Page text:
Ghosts & the Supernatural – June 27, 2015, Saturday: Fairy Falls – these falls are supposed to be haunted. Following Old Spenceville Road, where the lone oak stands, you’ll walk past what was once Spenceville, founded in the 1850s and abandoned in 1915. Copper mines dot the lower trail, and gold fields can be found in the hillsides. Mines are especially dangerous and should never be entered. This pleasant hike to Fairy Falls takes you along a route through an area of intense geologic history to a set of waterfalls—all of which will be flooded if the proposed Waldo Dam is constructed.
Fairy Falls is also known as Ferry Falls, Beale Falls and now Stinson Falls. Over hills, meadows, woods & rocks, you will be lead to a 100-foot waterfall. Formerly owned by Beale, this land was once home to a mock German town for training during WWII. Lots of protected wildlife within. Small shooting range 1/4 mile up Waldo Rd. before reaching the trail head.
MAIDU AND NISENAN INDIANS
Spenceville is a foothill oak and grassland area notable for many species of birds and wildflowers; for example the poppy, yellow mariposa lily, Calochortus luteus is found in the Spenceville Wildlife Area. The area was originally home to the Maidu and Nisenan Native Americans and evidence of their grinding holes and lodge pits still exist.
The geology of the Spenceville area is part of the Smartsville Block formed during the Middle Jurassic period 200 million years ago. The Smartsville Block is a part of the California Mother Lode and consequently, Spenceville has had its share of mining activity. Cleanup from copper and zinc mining continues to this day.
Location: 14936 Spenceville Road, Penn Valley, CA. Park your car and you will find signs that point towards the falls. In the area of the falls, you will hear about all kinds of haunting activity. In 1876, Bullet Bucchanan, an outlaw gunned down 3 Maidu Indians. He shot them for their food. Bullet Bucchanan was later hung in the town of Auburn for a murder near this town. Marigold Lawrence while hiking around Fairy Falls in the early evening of October 10, 1992, saw the apparitions of what appeared to be Indians. Marigold says she even heard distant drumming.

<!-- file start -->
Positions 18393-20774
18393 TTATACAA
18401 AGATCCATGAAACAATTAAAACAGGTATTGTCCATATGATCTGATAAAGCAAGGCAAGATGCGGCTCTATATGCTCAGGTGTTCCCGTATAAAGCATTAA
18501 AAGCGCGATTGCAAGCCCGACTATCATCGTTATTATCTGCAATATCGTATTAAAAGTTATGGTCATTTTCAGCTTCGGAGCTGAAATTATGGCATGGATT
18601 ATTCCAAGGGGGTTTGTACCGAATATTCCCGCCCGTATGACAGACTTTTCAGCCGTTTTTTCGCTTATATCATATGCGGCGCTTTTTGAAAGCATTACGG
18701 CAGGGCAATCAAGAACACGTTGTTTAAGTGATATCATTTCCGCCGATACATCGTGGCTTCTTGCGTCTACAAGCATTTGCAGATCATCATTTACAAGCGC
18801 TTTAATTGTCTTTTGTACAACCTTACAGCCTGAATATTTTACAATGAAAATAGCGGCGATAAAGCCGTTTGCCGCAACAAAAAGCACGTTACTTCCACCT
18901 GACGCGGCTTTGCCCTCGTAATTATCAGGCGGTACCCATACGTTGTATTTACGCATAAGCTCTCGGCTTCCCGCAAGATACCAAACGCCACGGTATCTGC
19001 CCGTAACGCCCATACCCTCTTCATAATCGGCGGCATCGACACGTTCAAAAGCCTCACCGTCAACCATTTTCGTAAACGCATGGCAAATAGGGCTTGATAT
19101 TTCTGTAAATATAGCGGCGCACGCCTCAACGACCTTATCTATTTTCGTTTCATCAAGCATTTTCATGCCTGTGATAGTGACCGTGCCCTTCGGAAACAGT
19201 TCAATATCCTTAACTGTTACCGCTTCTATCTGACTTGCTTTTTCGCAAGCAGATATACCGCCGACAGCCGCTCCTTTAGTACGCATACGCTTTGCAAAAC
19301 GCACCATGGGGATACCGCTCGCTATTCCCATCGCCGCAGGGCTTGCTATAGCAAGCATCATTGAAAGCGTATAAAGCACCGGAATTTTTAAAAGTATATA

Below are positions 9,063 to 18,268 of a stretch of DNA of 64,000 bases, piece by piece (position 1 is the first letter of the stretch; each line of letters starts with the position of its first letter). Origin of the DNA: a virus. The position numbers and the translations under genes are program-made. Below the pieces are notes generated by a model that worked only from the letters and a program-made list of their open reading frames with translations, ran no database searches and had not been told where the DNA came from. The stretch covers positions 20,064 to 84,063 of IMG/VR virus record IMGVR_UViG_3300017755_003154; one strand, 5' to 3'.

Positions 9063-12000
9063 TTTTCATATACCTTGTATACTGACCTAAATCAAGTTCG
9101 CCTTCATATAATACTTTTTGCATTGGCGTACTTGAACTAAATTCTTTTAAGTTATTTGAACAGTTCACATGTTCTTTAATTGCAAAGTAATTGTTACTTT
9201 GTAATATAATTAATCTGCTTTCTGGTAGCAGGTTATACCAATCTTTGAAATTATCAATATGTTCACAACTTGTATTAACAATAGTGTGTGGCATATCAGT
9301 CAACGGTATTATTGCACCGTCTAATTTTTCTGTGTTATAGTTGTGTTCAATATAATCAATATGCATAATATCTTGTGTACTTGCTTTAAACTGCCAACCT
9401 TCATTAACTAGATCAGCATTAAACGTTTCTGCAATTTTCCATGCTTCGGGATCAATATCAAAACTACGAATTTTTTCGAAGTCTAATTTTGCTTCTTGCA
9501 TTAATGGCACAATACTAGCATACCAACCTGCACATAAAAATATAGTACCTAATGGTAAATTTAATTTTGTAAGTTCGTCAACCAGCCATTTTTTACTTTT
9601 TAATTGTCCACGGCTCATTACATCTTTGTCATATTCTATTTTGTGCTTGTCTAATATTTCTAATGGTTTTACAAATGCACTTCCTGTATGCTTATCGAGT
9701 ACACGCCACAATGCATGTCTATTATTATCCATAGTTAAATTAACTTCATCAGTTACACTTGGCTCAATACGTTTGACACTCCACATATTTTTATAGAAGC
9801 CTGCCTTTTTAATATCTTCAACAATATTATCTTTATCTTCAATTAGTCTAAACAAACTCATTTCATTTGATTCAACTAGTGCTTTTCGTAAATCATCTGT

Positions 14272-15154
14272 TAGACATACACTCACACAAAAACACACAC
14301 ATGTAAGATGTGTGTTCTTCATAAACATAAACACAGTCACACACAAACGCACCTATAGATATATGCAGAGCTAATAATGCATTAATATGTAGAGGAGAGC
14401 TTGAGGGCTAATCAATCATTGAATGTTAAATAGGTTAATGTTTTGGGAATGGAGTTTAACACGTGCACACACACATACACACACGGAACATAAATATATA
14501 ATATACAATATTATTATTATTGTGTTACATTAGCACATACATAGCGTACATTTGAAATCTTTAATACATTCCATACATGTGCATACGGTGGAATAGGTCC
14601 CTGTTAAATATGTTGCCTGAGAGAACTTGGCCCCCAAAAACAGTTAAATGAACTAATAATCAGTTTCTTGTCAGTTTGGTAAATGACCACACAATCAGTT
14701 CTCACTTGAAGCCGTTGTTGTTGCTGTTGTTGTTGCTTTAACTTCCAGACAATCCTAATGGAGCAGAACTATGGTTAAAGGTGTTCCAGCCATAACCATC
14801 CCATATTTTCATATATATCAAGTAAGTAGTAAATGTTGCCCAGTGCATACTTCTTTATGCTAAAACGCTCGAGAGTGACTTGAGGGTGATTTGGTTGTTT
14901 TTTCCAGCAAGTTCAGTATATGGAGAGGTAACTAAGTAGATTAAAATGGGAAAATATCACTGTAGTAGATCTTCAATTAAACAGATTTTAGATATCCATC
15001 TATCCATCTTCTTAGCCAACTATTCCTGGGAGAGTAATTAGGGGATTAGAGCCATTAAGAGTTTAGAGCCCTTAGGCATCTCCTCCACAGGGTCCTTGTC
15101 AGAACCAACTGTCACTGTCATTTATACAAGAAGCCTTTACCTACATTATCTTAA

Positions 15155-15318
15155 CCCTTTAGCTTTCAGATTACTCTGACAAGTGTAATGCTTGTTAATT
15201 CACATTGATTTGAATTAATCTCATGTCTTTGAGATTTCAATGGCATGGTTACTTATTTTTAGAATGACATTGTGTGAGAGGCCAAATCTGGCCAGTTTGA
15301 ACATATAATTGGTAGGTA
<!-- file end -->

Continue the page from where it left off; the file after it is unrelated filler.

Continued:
BIGFOOT AT FAIRY FALLS AREA
Many Maidu and Nisenan Indians died of malaria and smallpox in this region and reported sightings of ghostly apparitions of Indians seen in the nearby woods is not uncommon. Also, there are sightings of Bigfoot. Siegfried ‘Sieg’ Jones says while hiking in this area, he encountered a Bigfoot creature by hitting wood on wood. When he hit the wood on wood 3 times, he heard some rustling and spied a large ape type creature peeking at him from behind a tree. Sieg was startled and was frozen in his tracks. The Bigfoot creature turned around and made a sudden dash towards the hillside. The Bigfoot creature climbed up the hill at great speed. Sieg lost sight of the Bigfoot in a matter of seconds.
There has been recent deaths at Fairy Falls. One hiker died of sun stroke, another hiker died when a log fell on him. Another recent death, a hiker fell off a cliff at Fairy Falls. With all of the past deaths and the recent deaths, this qualifies Fairy Falls as a very haunted location.
Daniel Joshua Farris 22, of Yuba City, CA, passed away April 18, 2009 from an accident in the Spenceville Wildlife area. Rebecca Lang reported seeing a ghost of a man near the falls. Could this be Daniel? There has been several deaths at Fairy Falls, many people have been swept away by the current.
PICKER PETE: FAIRY FALLS GHOSTLY MINER:
Some hikers claim to see a ghostly image of a miner. The miner is holding a pick ax. One hiker gave the miner a nickname, that nickname is Picker Pete. Picker Pete appears to be friendly, he is known to smile at the ladies.
SUPERNATURAL FEELINGS ALONG THE HIKE:
Deanna is a sensitive and many times during the hike, she felt a presence behind her. During the hike, she also heard voices in the wind. Darrell Sanders while hiking in 2010 made the same claim of hearing voices in the wind. This place needs to be investigated fully. Today, was merely a paranormal scouting mission. The hike was fun and the history of this place is unique and quite intriguing.
Paul Dale Roberts, HPI Esoteric Detective
Halo Paranormal Investigations (HPI International)